While the Aquino administration has been making many of the right moves lately, such moves remain woefully inadequate given the situation the Philippines faces with China. If President Benigno Aquino III entertains any hope of keeping our islands in the Spratlys, he needs to get off his behind this minute and start building a strong coalition with other nations.
Why Bong Revilla Will Never Become President of the Philippines
A country's president must be a statesman. Someone who is genuinely concerned about the welfare of his people—especially those who have the least in life. A president must also be fair. Fairness after all underpins what justice is all about. Everyone, be they exceedingly wealthy or totally destitute deserves equal treatment under the law.
The Philippines Is Not a Friendly Place To Do Business In
On the surface, the Philippines can seem like an enjoyable and friendly place to do business. But scratch the surface and you’ll find yourself in a strange and alien world where a whole new set of rules and attitudes apply. Just recently, the Fraser Institute, a well-known North American think-tank, ranked the Philippines third from the bottom, on its annual survey of the best places to do business for mining companies.
To All Those Who Were Part of the EDSA People Power Revolution—Thank You!
On February 25, the Philippines will celebrate the 28th anniversary of the People Power revolution known as EDSA One. For four days in February, 1986, freedom-starved Filipinos amassed on Epifanio de los Santos Avenue (EDSA), in front of Camps Crame and Aguinaldo to shield Secretary Juan Ponce Enrile, General Fidel Ramos, and their military supporters from possible assault by forces controlled by the late dictator Ferdinand Marcos.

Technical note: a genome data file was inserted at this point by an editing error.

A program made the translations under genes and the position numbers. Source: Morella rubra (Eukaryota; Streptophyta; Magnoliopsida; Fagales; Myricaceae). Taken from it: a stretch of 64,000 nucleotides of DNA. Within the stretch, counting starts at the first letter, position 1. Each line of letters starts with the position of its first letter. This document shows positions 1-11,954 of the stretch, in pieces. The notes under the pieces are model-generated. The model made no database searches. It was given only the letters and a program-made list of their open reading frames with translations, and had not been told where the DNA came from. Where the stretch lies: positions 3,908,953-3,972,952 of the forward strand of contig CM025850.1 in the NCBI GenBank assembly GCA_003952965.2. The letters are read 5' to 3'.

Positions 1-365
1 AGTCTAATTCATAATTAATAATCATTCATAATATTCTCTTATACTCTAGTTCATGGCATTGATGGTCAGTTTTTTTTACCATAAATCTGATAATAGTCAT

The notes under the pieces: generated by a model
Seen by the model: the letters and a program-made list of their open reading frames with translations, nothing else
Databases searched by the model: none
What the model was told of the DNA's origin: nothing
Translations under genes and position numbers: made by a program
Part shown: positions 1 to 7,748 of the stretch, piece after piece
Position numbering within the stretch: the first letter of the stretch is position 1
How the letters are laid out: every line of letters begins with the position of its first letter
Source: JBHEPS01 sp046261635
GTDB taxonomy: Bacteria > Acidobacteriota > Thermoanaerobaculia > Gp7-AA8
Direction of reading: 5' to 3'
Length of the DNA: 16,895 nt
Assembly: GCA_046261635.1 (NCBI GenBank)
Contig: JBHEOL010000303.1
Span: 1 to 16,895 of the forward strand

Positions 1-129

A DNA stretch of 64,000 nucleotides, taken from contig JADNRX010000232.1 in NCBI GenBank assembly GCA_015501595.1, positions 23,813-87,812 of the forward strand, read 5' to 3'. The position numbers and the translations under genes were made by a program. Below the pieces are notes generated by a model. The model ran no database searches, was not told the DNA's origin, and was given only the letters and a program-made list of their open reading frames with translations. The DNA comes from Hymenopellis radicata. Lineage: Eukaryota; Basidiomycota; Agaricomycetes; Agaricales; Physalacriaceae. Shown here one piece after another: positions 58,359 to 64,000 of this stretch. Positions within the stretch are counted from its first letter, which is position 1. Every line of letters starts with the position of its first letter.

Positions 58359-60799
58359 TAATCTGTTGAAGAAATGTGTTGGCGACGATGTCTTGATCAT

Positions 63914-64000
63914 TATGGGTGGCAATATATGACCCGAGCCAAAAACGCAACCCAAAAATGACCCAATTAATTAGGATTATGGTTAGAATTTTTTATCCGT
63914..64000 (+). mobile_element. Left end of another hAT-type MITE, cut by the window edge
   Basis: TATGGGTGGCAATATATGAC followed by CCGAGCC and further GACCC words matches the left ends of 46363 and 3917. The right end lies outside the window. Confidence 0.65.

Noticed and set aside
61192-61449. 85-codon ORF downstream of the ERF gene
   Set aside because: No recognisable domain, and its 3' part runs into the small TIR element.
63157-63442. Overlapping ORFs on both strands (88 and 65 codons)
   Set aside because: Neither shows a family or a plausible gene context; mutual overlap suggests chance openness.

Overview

The Arc of the Moral Universe and the Salvador “Bubby” Dacer Case
How long before the people responsible for the Dacer-Corbito murders are brought to justice? The hopeful answer may be found in a speech delivered by Dr. Martin Luther King Jr. on the steps of the Alabama State Capitol on March 25, 1965 when he said: "How long? Not long, because no lie can live forever. How long? Not long, because you shall reap what you sow. How long? Not long, because the arc of the moral universe is long, but it bends toward justice."
Will Ruby Tuason’s Revelations Make a Difference? Remember This Is the Philippines
Another whistleblower Ruby Tuason will soon testify before the Department of Justice, and the Philippine Senate. And probably before the Ombudsman, the Batasan committees, the Sandiganbayan and other courts as well. Her appearances will likely involve high drama, moving testimony, and bombshell revelations that will be plastered across the front pages of Philippine dailies and reverberate throughout social media.
Macho, Macho Men and the Matriarchal Philippine Society
An online article a week ago concluded that the reason that Deniece Cornejo the vixen in the Vhong Navarro mauling incident was being mercilessly vilified was because Philippine society tends to treat women that way (LINK). The writer a certain Tricia Aquino in collaboration with Judy Taguiwalo a University of the Philippines professor in the Department of Women and Development Studies, try to paint a bleak picture of Filipina women as persecuted second-class citizens who end up being blamed for the troubles that befall them.
We Must Learn from the Past, for the Future of Mindanao
Will the signing of the last annex of the peace accord between the Philippine Government and the Moro Islamic Liberation Front (MILF) finally bring lasting peace to troubled Mindanao? Everyone hopes so. But let’s go back several decades in time and see how the country fared in a similar situation back then.